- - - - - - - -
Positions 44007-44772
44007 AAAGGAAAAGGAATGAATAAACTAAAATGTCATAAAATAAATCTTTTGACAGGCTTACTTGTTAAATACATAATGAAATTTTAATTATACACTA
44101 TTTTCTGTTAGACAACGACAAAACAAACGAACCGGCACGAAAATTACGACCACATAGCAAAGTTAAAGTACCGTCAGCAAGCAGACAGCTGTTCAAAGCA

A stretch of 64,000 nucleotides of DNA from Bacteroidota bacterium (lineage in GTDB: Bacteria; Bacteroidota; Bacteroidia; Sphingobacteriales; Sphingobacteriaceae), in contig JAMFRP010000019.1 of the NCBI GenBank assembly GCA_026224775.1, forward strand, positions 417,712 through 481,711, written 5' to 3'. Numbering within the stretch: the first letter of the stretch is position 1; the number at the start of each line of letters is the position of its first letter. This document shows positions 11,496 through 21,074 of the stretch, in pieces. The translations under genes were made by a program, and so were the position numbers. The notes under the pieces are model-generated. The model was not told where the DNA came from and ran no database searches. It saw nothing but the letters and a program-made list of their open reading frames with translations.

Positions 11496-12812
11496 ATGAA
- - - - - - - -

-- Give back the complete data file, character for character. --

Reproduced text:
Positions 44007-44772
44007 AAAGGAAAAGGAATGAATAAACTAAAATGTCATAAAATAAATCTTTTGACAGGCTTACTTGTTAAATACATAATGAAATTTTAATTATACACTA
44101 TTTTCTGTTAGACAACGACAAAACAAACGAACCGGCACGAAAATTACGACCACATAGCAAAGTTAAAGTACCGTCAGCAAGCAGACAGCTGTTCAAAGCA

A stretch of 64,000 nucleotides of DNA from Bacteroidota bacterium (lineage in GTDB: Bacteria; Bacteroidota; Bacteroidia; Sphingobacteriales; Sphingobacteriaceae), in contig JAMFRP010000019.1 of the NCBI GenBank assembly GCA_026224775.1, forward strand, positions 417,712 through 481,711, written 5' to 3'. Numbering within the stretch: the first letter of the stretch is position 1; the number at the start of each line of letters is the position of its first letter. This document shows positions 11,496 through 21,074 of the stretch, in pieces. The translations under genes were made by a program, and so were the position numbers. The notes under the pieces are model-generated. The model was not told where the DNA came from and ran no database searches. It saw nothing but the letters and a program-made list of their open reading frames with translations.

Positions 11496-12812
11496 ATGAA